How has Wesley responded?
Embedded in Wesley’s vision to be an innovative learning community, in which students are empowered to lead purposeful lives, the College has committed to supporting learners to become strong thinkers, powerful self-activators, positive connectors and purposeful doers.
While it is important to have a sound understanding of ‘global competence’, our focus must remain on how we can best use this understanding to better prepare students to succeed in tomorrow’s world. Wesley’s aim is to afford our students with deliberate opportunities that help them develop important capabilities for success.
In 2015, the College launched a response to the development of competencies or capabilities – ‘The 12 Learning Habits.’ They were designed as a vehicle to connect our notion of holistic student success with measures of student progress. Our Junior School has embraced the Learning Habits by developing ‘I can’ statements that encourage learners to reflect on their work and develop insights into their learning. Our Middle School have embraced the language of the Learning Habits in the classroom, encouraging learners to vocalise their reflections and set learning goals. In the Senior School, students have used the Learning Habits as part of their Student Led Conferences, reflecting on their strengths and areas for improvement.
Whilst it has been challenging developing meaningful measures – a challenge for educators all around the world – we are in the process of evaluating how we can simplify and better align capabilities with our vision for holistic student success, while acknowledging and building on current success. We are working to develop a framework of measures that are assessed as part of the curriculum that involve both student and teacher judgements and insights. Through this we will develop a meaningful reporting mechanism that allows students, teachers and parents to review individual performance and prompt reflections and turn them into actions.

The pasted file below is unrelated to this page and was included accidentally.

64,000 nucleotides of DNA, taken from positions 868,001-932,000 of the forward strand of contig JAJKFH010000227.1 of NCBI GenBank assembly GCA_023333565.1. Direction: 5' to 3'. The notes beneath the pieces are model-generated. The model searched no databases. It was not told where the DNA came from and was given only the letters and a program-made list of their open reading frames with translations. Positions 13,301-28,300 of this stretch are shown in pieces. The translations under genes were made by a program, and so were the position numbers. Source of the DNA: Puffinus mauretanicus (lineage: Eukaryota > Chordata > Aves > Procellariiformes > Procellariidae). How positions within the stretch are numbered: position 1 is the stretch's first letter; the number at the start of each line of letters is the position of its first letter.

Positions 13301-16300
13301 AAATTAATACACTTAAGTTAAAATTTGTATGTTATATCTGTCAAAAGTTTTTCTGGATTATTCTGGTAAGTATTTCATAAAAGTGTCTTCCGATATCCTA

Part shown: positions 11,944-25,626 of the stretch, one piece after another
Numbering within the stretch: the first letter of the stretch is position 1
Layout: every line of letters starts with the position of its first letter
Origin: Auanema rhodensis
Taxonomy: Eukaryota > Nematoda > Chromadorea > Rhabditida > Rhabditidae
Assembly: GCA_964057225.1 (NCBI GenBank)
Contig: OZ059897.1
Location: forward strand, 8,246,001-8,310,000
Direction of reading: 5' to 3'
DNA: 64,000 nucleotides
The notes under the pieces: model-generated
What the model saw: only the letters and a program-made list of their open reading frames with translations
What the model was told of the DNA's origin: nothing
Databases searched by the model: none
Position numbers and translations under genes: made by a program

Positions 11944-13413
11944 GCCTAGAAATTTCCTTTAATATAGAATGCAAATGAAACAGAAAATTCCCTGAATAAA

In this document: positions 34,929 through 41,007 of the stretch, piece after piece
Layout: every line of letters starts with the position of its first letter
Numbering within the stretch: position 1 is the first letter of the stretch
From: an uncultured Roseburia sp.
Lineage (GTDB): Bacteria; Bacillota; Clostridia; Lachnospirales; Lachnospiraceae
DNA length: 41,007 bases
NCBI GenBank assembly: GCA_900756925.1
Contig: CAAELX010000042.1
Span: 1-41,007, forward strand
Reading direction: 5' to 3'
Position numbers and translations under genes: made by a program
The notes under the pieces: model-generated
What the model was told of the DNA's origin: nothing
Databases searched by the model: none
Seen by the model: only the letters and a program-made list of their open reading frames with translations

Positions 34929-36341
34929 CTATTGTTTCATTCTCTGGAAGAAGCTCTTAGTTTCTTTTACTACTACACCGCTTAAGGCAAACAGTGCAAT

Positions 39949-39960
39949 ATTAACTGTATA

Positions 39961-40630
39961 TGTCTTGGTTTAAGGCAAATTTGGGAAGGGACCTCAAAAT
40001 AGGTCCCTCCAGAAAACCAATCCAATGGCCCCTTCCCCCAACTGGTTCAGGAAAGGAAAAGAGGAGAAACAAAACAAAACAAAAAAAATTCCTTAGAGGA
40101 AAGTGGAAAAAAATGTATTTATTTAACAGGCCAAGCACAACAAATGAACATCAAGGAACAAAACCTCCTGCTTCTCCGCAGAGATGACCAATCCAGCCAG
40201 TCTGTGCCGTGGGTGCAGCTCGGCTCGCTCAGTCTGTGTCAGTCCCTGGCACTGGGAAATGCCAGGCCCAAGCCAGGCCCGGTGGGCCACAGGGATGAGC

But what does this look like for a student at Wesley?
We endeavour to develop student ability to think critically, present arguments, see multiple perspectives and solve complex problems. We do this by fostering inquiry processes in the classroom, encouraging questioning and developing assessments that challenges students to solve complex problems.
We aim to nurture creativity both in the classroom and through our co-curricular programs, allowing our students to express their individuality by taking risks, fostering curiosity and the generation of new ideas. Our new STEAM Challenge activities like coding and makerspace and our Arts programs are strong examples of this.
We want to empower our students to be clear and positive communicators. We want them to publish work that demonstrates their commitment to learning and their pursuit of mastery.
We want to encourage our students to work collaboratively towards group orientated goals, building positive relationships, empathy, respect and compassion both in and out of the classroom. Our Social and Emotional and Service programs foster strong values and the concept of serving others.
Ultimately, by the time a student leaves Wesley, our ambition is that all learners have self-directed goals with an increasing focus on continuous improvement so they may live a purposeful and committed life in whichever pathway they choose.
Wesley finds itself in a unique position. We are a school actively exploring the notion of ‘global competence’ and intentional capabilities. Furthermore, we are a school well advanced in terms of its experience and understanding of the many challenges presented when embedding, communicating, measuring and building common language of capabilities.
The College stands ready to make quick and decisive advancements in the development of this area – ensuring our learners are equipped with the skills and behaviours they will need to experience holistic success, and giving them the ability to tackle a global landscape full of opportunity and increasing complexity.